Tax preparers deserve a break!

I don’t usually link to other articles but I found it both interesting and educational.  Most taxpayers think we just sit there, enter the numbers in the tax program and “Voilà! Your tax return is complete.”  If it were that easy, wouldn’t you be doing your own taxes already?

We have to study tax changes. We have to, in California at least, get tested and registered.  We have to deal with bumps in the road every last quarter of the year like waiting for Congress to get their stuff together and finish their Christmas vacation (although if i had been President, I would have told them “No vacations, no pay until you have finished!”) Then there’s the IRS and state entities that have to update their forms, then the programmers of the tax programs and the list continues.

So here you go, straight from the mouths of accountants:

Let’s Never Do That Again

Oh no! Hacked!

oh-no-baby

We were hacked!  Apparently we couldn’t see it online but if you looked at our mobile site, there were advertisements for performance enhancing drugs!

Thanks to Google, we were informed of the issue.  We are rebuilding the site so please be patient as we try to get it up and running again.

It’s a work in progress!

Thank you for your patience!

An exciting change!

I am taking things to next level here at Pillai Consulting.  For too long, my dedicated colleagues and I have limited our talents by being what seems like not much more than data entry bookkeepers, plugging in each detail, grinding out a few reports, but leaving us with little or no time to really talk with our clients about their goals for their businesses and how to accomplish them!  This has, in fact, been crippling our business!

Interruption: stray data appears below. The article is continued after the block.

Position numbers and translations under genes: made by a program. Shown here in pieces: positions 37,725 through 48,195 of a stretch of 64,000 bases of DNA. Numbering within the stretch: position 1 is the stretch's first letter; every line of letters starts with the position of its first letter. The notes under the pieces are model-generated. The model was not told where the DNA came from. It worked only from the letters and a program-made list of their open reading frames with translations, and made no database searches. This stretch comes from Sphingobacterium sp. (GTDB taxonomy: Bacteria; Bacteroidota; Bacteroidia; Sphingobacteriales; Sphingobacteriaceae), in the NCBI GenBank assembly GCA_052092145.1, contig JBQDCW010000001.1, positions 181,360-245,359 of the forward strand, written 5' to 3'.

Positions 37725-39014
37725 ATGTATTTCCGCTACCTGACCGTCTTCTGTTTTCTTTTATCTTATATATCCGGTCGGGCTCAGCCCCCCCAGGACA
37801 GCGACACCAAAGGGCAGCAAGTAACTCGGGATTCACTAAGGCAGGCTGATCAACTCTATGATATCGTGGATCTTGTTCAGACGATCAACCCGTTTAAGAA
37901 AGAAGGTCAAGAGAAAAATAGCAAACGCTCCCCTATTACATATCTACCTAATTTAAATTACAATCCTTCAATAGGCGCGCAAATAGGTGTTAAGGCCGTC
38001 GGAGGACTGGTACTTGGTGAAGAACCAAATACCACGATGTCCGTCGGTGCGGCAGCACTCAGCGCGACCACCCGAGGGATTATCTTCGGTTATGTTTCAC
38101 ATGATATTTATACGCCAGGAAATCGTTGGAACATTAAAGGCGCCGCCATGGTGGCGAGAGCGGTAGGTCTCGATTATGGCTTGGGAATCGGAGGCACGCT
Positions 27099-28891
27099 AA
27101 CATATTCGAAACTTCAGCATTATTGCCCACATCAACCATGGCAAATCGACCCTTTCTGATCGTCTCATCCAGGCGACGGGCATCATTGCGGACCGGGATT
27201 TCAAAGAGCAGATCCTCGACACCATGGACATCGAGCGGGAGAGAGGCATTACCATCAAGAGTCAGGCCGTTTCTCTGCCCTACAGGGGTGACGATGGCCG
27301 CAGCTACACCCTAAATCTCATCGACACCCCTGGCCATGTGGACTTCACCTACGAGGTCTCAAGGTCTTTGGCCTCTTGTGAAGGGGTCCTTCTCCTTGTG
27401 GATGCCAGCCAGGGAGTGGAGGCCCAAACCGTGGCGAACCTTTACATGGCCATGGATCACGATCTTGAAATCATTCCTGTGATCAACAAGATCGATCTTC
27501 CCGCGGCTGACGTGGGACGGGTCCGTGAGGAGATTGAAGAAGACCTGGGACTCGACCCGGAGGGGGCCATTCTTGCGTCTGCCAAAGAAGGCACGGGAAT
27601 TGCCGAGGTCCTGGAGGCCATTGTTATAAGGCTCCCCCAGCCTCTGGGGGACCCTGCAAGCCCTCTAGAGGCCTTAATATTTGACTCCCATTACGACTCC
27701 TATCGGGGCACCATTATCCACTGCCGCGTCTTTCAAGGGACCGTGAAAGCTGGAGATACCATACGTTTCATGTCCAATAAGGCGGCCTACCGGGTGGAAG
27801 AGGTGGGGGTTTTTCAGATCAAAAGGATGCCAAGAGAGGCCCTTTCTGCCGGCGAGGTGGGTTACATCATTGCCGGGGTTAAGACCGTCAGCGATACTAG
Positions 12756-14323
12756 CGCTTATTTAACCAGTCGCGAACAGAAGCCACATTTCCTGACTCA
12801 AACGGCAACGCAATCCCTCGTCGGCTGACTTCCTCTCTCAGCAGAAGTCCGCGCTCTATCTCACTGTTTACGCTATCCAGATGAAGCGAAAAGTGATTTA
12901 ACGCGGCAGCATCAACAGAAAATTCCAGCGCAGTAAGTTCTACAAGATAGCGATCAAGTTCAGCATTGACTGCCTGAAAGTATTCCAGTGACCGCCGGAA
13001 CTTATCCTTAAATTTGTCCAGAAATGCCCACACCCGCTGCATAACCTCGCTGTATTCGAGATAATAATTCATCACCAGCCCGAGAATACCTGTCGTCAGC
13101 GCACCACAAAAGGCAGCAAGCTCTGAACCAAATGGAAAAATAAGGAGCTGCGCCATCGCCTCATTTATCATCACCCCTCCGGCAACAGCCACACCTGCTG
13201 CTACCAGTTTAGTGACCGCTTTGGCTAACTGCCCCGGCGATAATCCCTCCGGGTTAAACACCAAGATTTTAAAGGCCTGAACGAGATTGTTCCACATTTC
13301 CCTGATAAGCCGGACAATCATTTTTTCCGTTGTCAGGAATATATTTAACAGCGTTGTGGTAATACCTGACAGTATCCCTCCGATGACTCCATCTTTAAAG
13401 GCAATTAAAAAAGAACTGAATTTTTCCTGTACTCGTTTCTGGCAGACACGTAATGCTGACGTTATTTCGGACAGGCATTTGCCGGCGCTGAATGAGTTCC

To make this change, I will be moving the majority of my clients over to Xero Accounting.  Much like Quickbooks Online, it is cloud-based.  However, it is simpler (more user-friendly) to use, the reporting capabilities are amazing and you instantly have access to your files at any time.  You can also see who the last person was to access the file and when they did so.  Quickbooks is a wonderful program but it’s not for everyone so we  will still be using it for certain clients as Xero is also not for everybody.

The thought process was to set up my clients online with Quickbooks Online (yes, we’ve been dinosaurs here using the old desktop version) but after using it with my own personal accounts, and then comparing it to Xero with the same accounts, it was a no-brainer to me.  I want a program that is simple enough for my clients to look at or even use, yet robust enough for me and my team to be able to give our clients the attention that they deserve and the information to analyze my clients’ accounts and consult them in their business finances.

If you would like me to move you over as well when it’s time, please let me know. 

Horse Farming – A Business or a Hobby?

As tax season is upon us, I thought it might be beneficial for horse owners and businesses to see whether you can claim your horse activities as a business and what factors will determine that.

The American Horse Council reports in “Tax Tips for Horse Owners” that the taxpayer cannot deduct expenses of an activity which are greater than income from that activity if the activity is “not engaged in for Profit”. In other words – A hobby- cannot be deducted against income from any sources. On the other hand, if an activity is engaged in for profit ( a business rather than a hobby), losses are fully deductable against other income.